- Category: World News
- Published Monday, February 15, 2016
- CTV News
SRINAGAR, India - Authorities imposed a curfew in some parts of Indian-controlled Kashmir on Monday amid a general strike called by separatist groups to protest the killing of a teenage boy and a young woman during a protest against Indian rule.
As a result of the strike and curfew, shops, businesses and some government offices were closed and public transport stayed off the roads in the disputed Himalayan region. Train services were suspended and university examinations were postponed.
Hundreds of troops patrolled the old part of Srinagar, the region's main city, and some other towns, warning residents to stay indoors.
The two students were killed Sunday during an anti-India protest that followed the killing of a local rebel in a gunbattle with government forces in southern Kakpora village.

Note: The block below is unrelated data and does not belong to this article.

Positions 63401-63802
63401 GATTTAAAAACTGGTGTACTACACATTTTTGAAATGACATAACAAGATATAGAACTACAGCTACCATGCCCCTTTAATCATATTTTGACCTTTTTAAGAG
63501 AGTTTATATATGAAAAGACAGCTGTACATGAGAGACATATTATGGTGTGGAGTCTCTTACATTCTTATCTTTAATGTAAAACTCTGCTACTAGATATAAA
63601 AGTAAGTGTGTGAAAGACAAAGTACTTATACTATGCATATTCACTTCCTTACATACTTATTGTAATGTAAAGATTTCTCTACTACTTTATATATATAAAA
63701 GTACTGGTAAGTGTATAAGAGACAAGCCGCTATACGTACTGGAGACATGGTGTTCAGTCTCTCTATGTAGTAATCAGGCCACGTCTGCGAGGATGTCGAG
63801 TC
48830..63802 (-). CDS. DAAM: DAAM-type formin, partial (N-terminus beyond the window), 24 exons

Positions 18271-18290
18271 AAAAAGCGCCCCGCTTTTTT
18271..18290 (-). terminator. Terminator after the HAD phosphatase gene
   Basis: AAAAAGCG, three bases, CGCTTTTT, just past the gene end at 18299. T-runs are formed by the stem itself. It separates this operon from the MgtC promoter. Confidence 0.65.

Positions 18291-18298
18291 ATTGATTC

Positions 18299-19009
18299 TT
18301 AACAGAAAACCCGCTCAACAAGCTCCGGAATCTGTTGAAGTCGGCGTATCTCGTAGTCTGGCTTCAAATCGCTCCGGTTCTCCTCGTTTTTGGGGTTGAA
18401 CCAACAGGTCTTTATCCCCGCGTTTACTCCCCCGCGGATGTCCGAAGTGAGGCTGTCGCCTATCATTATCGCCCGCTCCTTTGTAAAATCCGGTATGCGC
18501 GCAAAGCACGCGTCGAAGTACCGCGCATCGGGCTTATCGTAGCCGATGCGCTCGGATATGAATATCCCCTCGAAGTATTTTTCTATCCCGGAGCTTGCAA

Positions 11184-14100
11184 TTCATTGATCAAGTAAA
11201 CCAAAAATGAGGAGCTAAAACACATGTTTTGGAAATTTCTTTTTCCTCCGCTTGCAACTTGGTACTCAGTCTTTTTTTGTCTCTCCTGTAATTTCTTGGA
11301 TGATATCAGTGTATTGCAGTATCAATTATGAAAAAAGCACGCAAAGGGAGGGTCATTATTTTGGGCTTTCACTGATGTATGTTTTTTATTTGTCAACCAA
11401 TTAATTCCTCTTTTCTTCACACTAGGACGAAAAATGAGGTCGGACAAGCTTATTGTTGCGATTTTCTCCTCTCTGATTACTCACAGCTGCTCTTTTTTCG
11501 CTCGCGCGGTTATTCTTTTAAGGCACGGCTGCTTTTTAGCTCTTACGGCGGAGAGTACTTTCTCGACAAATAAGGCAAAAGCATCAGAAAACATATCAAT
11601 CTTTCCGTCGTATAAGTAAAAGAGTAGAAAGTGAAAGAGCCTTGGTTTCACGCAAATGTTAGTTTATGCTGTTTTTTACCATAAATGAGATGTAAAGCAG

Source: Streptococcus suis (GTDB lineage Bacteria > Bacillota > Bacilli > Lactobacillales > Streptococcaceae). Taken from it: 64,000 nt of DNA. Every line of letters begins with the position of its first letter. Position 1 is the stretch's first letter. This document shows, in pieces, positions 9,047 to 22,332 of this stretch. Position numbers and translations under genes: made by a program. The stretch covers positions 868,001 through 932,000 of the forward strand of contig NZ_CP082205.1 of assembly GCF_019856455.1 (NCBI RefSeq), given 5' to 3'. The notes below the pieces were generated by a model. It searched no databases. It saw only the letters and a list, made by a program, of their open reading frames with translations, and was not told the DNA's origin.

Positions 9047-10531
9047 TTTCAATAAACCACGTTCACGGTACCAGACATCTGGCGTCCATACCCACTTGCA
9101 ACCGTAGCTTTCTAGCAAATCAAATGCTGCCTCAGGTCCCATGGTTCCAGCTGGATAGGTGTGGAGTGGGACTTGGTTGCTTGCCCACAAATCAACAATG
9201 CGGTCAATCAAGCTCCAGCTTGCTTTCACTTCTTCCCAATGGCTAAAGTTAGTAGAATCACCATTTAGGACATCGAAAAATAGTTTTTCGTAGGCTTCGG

Police and paramilitary soldiers on Monday laid razor wire and erected additional road checkpoints in the region in anticipation of protests.
Still clashes erupted in Kakpora and at least three Srinagar neighbourhoods as protesters threw rocks at police and paramilitary soldiers, who responded by firing tear gas shells, police said. At least three protesters were injured.
Protests by stone-throwing youths and clashes with government forces have become routine in Kashmir, where anti-India sentiment runs deep among the mostly Muslim population.
Rebel groups have fought since 1989 for either independence or a merger with neighbouring Pakistan. India and Pakistan each administer a portion of Kashmir. Both claim the region in its entirety.
Since 1989, an armed uprising and an ensuing Indian crackdown in the region have killed an estimated 68,000 people.